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Paid Family Leave Expands to DC

Notwithstanding opposition from Mayor Muriel Bowser,1 Washington, DC recently enacted the Universal Paid Leave Amendment Act (the “Act”)—one of the nation’s most generous paid family leave laws. The Act applies to nearly all private employers2 in DC, regardless of size, and, beginning July 2020, will provide certain employees with employer-funded paid leave for up to (i) eight weeks to care for a new child (by birth, adoption, or foster care placement), (ii) six weeks to care for a family member with a serious health condition, and (iii) two weeks for personal illness.

Benefits Under The Act

Part-time and full-time employees who spend more than 50% of their work time in DC are eligible for coverage, provided that they have worked for a covered employer at any point during the 12-month period preceding the qualifying event. An employee’s personal residence is irrelevant to eligibility. Therefore, employees who reside in Maryland or Virginia, for example, but work for a covered employer in DC may be eligible for benefits. Eligible employees may take no more than eight cumulative weeks of paid leave in a 52-week period, and benefits under the Act will run concurrently with, not in addition to, the Federal and DC Family Medical Leave Acts.3

Benefits will be funded by a 0.62% payroll tax, collection of which is scheduled to begin on July 1, 2019. Eligible employees will have access to benefits starting July 1, 2020. Covered employers will be required to provide notice of the Act to their employees, and such notice must inform employees that they may file a complaint for employer interference or retaliation in connection with an attempt to exercise any of their rights under the Act.

Potential Changes to the Act

Efforts to modify the Act are already underway. On February 21, 2017, DC Council members introduced two alternative bills, the Paid Leave Compensation Act of 2017 (the “PLCA”) and the Universal Paid Leave Compensation for Workers Amendment Act (the “UPLCWAA”). The PLCA would provide the same amount of paid leave as provided under the Act, but it would lower the payroll tax from 0.62% to 0.20% for large employers, those “with 50 or more employees or whose annual payroll equals $3.5 million or more” and 0.40% for small employers, those “with between [five] and 49 employees and whose annual payroll equals less than $3.5 million.” Under the PLCA, large employers would be required to self-administer the benefits, while DC would run the program for small employers. The UPLCWAA would also provide the same amount of paid leave as provided under the Act, but it would limit the payroll tax to 0.1% and exempt employers with fewer than 50 employees. Both bills are under review and consideration.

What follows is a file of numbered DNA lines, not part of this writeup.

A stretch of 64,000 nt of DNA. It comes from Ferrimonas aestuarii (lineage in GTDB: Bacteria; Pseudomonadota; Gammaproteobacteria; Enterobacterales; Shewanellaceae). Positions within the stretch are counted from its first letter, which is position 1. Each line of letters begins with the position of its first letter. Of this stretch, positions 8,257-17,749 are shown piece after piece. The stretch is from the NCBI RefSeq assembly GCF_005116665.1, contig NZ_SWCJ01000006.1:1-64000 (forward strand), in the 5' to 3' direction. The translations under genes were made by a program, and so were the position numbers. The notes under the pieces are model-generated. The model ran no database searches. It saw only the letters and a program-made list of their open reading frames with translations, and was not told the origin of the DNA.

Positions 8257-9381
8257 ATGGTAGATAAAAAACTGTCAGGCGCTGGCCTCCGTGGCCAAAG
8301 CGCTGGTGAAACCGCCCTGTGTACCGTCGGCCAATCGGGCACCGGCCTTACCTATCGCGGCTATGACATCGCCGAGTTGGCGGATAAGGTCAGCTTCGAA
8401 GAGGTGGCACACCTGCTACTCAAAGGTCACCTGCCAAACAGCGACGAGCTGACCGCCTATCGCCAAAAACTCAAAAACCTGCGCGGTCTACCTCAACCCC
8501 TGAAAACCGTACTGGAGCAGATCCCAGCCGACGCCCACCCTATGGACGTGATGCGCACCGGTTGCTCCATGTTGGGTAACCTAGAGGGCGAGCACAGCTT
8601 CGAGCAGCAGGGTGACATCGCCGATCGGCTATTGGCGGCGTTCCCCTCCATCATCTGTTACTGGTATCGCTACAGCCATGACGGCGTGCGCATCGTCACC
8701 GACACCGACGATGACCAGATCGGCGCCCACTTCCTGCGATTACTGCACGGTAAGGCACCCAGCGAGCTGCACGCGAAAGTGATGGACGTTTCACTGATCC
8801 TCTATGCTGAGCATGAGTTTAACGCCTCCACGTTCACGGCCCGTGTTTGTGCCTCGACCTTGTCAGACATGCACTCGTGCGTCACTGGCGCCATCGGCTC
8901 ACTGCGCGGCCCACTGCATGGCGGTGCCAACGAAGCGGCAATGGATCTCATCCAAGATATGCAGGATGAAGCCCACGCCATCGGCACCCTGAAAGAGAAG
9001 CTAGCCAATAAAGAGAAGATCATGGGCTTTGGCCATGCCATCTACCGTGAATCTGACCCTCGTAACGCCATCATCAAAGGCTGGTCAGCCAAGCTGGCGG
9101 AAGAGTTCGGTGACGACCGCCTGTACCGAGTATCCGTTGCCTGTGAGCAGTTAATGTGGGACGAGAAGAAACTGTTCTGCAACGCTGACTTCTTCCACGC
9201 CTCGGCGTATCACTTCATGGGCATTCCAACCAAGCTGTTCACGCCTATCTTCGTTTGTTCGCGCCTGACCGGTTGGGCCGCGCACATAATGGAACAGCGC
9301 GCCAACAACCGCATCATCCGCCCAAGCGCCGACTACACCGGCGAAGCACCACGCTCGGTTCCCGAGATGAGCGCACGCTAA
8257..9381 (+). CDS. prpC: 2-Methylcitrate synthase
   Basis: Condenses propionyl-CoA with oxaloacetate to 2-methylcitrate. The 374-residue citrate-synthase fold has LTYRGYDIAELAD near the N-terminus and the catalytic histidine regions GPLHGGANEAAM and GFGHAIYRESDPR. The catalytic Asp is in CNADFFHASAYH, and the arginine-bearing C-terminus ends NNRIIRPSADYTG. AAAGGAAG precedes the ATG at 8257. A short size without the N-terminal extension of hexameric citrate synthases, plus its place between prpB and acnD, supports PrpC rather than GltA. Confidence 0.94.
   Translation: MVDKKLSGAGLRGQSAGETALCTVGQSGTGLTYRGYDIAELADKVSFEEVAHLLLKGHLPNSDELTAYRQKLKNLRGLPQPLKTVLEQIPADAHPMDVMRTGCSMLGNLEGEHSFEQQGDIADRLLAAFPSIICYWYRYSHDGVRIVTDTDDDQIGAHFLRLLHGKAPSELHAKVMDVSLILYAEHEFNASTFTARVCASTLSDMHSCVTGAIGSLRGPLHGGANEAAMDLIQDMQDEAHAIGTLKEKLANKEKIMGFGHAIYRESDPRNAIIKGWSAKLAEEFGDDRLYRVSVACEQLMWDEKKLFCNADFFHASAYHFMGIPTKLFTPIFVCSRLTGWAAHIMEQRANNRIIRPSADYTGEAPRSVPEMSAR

Although employees will not be able to claim benefits under the Act until July 1, 2020, employers should start familiarizing themselves with the Act now, and they should review their leave policies to ensure compliance.

National Trends

DC is just the latest local or state government to pass legislation guaranteeing paid family leave for employees in the private sector. As detailed in our previous alert, New York passed a paid family leave law last year, the implementation of which will be phased in beginning January 1, 2018. This law will ultimately entitle New Yorkers up to 12 weeks of job-protected paid leave. Employees in California, New Jersey, and Rhode Island are already entitled to such leave (six weeks for employees in California and New Jersey and four weeks in Rhode Island). Although the State of Washington passed a paid family leave law in 2007, the law has not yet been implemented.

This is a developing area, and employers should monitor these developments closely.

1  Mayor Bowser declined to veto or sign the bill, but in a letter to the DC Council on February 16, 2017, she expressed her “grave concerns” that the Act represents a significant tax burden on DC employers for a “program of which two-thirds of the benefits goes to non-DC residents... .” See Mayor Bowser’s full statement here.

2  The Act does not apply to private employers that are exempt from taxes in DC by federal law, that are required to pay DC unemployment insurance, or federal and DC governmental entities.

3  The Federal Family Medical Leave Act currently requires employers to provide 12 weeks of unpaid leave for qualifying family or medical reasons, and the DC Family Medical Leave Act requires employers to provide 16 weeks of the same.

Copyright © 2020, Hunton Andrews Kurth LLP. All Rights Reserved.National Law Review, Volume VII, Number 137


About this Author

In recent years, labor and employment disputes have grown larger, more complex and far more likely to pose a significant threat to an employer’s core business interests. The plaintiffs’ bar has dramatically increased its use of high-stakes class, collective, and mass actions to cover a wide spectrum of labor and employment, wage and hour, and public accessibility claims; federal and state agencies are focusing on claims of systemic discrimination and substantially increasing their budgets to litigate pattern or practice cases; and legislators continue to debate laws...

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